Adjusting to an Empty Nest

Dr. Alisa Hideg
"House Call" wellness column
By Dr. Alisa Hideg, MD, family practice
Group Health's Riverfront Medical Center, Spokane

As another new school year rolls around, children are going off to elementary, middle, and high school with backpacks and lunchboxes.

This year, some of my former classmates from high school and other friends are sending kids to college and becoming "empty nesters." Other parents are helping a child move into a first apartment to start a job.

For those of us embarking on another year of the daily school run — after-school sports, music and dance lessons, and other extracurricular activities — it's easy to envy parents who have those years behind them.

Footloose and Free?

What about those parents? Are they now the footloose and fancy-free gadabouts that we imagine them to be? As with most things, the answer is, "It's complicated."

The feelings that new empty nesters experience run the gamut from relief at being done with the child-rearing phase of their lives, to excitement at the idea of rekindling the romance with a spouse, to a sense of loss as they adjust to a quieter home.

Sure, they have more free time now. But after spending the last 18 years or more getting their children ready to strike out on their own, some parents — even those looking forward to this new phase of their lives — find themselves wondering, "What's next?"

Rest assured, your children are not as absent as you may initially feel. Phone calls, video calls, e-mail, social networking, and visits will help you and your child stay connected. There will be holiday breaks, summer breaks, and even the occasional weekend "at the folks," full of fun times, family suppers, and the ubiquitous bag of dirty laundry brought home.

A New Season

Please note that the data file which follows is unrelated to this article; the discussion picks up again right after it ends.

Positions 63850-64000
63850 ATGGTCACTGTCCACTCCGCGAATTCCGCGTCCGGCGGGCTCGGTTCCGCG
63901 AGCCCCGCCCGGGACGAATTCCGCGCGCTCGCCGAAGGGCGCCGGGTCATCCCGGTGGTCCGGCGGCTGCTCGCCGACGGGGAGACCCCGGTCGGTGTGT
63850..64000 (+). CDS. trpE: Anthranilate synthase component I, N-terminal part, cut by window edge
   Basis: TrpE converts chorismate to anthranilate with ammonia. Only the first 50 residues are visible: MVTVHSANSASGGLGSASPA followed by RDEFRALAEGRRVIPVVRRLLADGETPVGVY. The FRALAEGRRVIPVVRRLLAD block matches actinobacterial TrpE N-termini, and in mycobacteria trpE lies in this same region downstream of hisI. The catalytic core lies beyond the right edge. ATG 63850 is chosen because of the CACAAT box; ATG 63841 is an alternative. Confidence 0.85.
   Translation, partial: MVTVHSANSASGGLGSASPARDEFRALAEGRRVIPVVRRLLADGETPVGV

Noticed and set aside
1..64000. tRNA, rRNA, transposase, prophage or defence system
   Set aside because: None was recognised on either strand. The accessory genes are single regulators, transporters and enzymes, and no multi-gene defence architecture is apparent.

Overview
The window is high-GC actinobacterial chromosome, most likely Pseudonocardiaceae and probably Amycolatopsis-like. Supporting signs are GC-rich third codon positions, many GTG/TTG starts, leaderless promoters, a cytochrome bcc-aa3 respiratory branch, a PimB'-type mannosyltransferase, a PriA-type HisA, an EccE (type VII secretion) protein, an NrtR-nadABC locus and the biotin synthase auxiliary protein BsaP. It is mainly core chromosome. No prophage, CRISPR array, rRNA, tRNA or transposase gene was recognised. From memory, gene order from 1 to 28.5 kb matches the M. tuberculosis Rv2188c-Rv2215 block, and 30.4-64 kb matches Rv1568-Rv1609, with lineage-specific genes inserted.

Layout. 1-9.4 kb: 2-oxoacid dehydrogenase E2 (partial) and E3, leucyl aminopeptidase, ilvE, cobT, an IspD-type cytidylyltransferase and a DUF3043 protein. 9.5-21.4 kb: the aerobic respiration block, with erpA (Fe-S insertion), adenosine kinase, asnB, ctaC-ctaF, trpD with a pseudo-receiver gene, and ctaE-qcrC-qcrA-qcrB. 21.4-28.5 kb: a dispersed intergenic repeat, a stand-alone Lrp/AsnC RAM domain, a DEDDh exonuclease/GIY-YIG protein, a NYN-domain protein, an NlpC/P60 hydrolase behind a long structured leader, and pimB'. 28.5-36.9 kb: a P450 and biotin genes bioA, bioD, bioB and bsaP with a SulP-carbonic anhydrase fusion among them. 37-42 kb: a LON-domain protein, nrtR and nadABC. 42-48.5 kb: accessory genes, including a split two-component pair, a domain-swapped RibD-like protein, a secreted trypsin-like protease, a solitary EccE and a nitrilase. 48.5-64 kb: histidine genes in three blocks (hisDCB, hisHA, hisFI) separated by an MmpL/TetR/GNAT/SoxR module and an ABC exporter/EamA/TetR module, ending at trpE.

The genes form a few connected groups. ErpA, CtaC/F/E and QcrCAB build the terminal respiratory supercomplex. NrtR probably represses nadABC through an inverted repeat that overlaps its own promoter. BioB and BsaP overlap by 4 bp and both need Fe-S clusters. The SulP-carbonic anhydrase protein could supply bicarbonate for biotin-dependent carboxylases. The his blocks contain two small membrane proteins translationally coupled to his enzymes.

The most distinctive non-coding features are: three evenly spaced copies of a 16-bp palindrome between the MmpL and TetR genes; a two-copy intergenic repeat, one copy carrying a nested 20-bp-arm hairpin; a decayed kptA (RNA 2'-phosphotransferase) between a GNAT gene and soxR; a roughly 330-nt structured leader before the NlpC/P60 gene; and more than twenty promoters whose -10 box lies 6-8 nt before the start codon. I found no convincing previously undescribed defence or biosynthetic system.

This is a new season of life with children, much like there were the seasons of infancy, toddlerhood, elementary school, and high school. It will never be the same as it was, but then, relationships don't stay the same as time passes.

Our relationships with our children are ever-changing, ever-growing things. Many of us become so busy getting on with the business of child-rearing that the changes slip by.

If you are facing an empty nest, this new phase is an opportunity to watch your children use the life lessons you have taught them along the way, and to get to know them as they become adults with adult lives.

Letting go is often more gradual than it may feel, but even then it can be difficult for parents. As much as you love your kids in the present, you may have nostalgic moments when you remember the joy of time spent with them when they were 3 or 7 or 13.

Plenty has been written about moms and empty-nest syndrome since the 1970s, but very little has been written about how, and if, it affects dads. Though they often do not show it or talk about it, fathers sometimes have a difficult time adjusting when the kids finally clear out.

When I left home to join the National Guard at age 17, my dad struggled with it. A friend’s father told her years later how difficult it was for him to leave her at college.

Talk About Changes

Whether you are a mom or a dad, talk to your spouse or a close friend about how you feel before, during, and after the kids start flying the coop. Especially if you are single, talking with other empty nesters can help you adjust to and thrive in this new phase of life.

Take action and do things you dreamed of doing but were too busy for previously. If you are part of a couple, there may be something you both want to try that will bring you closer together as you get accustomed to just the two of you again. If you are single, trying a new activity, hobby, or interest may open up a new circle of friends.

Change is often scary and exciting at the same time. It helps to keep in mind the positive things about the changes and to enjoy this new time of life.

This column originally was published in the Spokesman Review in fall 2011.